The speaker’s support of the plan is pivotal when it comes to a full-council vote.
Yesterday, the Queens Daily Eagle generated some conversations in City Hall after contacting all 51 city councilmembers — in conjunction with sibling publication, the Brooklyn Eagle — to find out where the legislators stand on the controversial land use application for building four new jails, one in each borough except Staten Island.
The Queens jail, part of a stated proposal for closing the detention centers on Rikers Island, would rise 270-feet and house a maximum of 1,150 detainees behind the Queens Criminal Courthouse in Kew Gardens. Queens’ 15 councilmembers differ on the proposal.
Three Queens councilmembers flat-out say they will vote against the plan. Democrat Paul Vallone, nominal Democrat Robert Holden (he won his seat on the GOP line) and Republican Eric Ulrich all told the Eagle they will vote no on the plan to create four “borough-based” jails.
Councilmember Jimmy Van Bramer leans toward opposing the jail for different reasons than his conservative colleagues. Van Bramer has aligned himself with the progressive wing of the party and the No New Jails coalition, which calls on the city to divest from jails and invest in social services, housing and education for low-income people of color disproportionately affected by the criminal justice system.
Of the 11 remaining Queens councilmembers (including Antonio Reynoso, whose district is mostly in Brooklyn), six say they are firm yes votes. The six supporters are Councilmembers Karen Koslowitz, Daniel Dromm, Rory Lancman, Francisco Moya, Adrienne Adams and Reynoso.
Meanwhile, Councilmembers Donovan Richards and Costa Constantinides say they are leaning yes, but have not decided yet.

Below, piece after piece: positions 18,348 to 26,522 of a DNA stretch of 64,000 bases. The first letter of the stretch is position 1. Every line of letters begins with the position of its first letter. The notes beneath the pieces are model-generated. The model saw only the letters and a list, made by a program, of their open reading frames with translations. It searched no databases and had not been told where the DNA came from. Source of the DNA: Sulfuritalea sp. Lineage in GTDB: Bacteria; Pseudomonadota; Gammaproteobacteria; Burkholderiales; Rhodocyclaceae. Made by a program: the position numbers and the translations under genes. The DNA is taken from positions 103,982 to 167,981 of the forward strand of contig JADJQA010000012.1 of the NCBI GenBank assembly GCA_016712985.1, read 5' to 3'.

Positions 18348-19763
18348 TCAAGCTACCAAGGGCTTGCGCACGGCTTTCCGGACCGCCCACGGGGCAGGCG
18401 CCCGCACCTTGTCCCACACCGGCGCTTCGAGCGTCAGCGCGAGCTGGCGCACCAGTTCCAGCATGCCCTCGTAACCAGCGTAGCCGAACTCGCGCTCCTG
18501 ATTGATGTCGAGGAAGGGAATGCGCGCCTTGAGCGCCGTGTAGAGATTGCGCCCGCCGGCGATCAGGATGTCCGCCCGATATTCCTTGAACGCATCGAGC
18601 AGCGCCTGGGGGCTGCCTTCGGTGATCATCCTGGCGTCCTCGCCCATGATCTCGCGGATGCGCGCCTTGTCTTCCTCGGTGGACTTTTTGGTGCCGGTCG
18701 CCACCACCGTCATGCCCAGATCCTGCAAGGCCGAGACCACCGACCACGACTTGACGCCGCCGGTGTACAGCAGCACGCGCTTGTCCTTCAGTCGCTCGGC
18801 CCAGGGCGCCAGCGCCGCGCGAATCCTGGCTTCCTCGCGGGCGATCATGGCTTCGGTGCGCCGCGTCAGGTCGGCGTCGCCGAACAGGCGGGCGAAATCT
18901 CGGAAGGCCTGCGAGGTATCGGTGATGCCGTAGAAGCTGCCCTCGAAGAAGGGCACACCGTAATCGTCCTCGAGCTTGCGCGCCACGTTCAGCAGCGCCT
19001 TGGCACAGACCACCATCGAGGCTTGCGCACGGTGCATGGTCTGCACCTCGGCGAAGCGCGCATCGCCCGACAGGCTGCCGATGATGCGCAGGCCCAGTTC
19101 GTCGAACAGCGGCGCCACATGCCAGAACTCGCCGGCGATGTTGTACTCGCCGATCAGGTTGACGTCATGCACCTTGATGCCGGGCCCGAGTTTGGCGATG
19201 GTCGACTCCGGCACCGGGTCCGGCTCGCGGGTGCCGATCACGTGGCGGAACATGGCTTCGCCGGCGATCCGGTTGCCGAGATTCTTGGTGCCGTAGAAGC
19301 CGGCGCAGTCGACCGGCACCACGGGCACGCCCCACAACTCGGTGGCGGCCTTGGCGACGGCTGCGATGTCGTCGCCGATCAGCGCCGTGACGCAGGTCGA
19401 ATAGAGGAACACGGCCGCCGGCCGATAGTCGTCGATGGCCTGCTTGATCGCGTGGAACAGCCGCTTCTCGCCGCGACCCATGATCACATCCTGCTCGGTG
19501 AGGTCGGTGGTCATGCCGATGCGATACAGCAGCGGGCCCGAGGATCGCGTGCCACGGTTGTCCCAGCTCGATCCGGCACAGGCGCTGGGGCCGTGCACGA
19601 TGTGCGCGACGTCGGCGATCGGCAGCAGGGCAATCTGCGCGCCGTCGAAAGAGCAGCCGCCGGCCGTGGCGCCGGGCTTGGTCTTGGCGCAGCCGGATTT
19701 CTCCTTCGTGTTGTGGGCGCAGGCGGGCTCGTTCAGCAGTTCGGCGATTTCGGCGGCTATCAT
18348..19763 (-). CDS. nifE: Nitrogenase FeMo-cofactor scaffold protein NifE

Councilmembers Barry Grodenchik and I. Daneek Miller say they are undecided. Councilmember
Peter Koo has not responded to multiple requests for comment.
Each of the supporters premised their vote on changes ultimately being made to the height and scope of the project.
Koslowitz, for example, said she supports the plan — so long as the city reduces the height. Several councilmembers signalled that they would vote in lockstep with Koslowitz, who is taking a stand in favor of a politically unpopular project.
Councilmember Daniel Dromm told the Eagle he is “definitely supporting [Koslowitz’s] principled, moral stance" to support the Kew Gardens jail, despite "NIMBY pushback in her district.”
"I really admire her” for standing up, even though the plan is unpopular among her constituents, he added.
To cap this shitshow off, a few words from Speaker Cojo the dancing clown:
The plan that the mayor has put forward is an essential step in the path to close the Rikers jail complex. Conversations with communities have already led to initial reductions in the height and density of the planned facilities and more thoughtful plans regarding the treatment of incarcerated women. Moving forward, we expect to see more work from the administration to improve the plan—such as finding non-jail, hospital-based alternatives for people with serious mental health diagnoses—and to address neighborhood concerns.
"Non-jail hospital based alternatives" In other words, a hospital.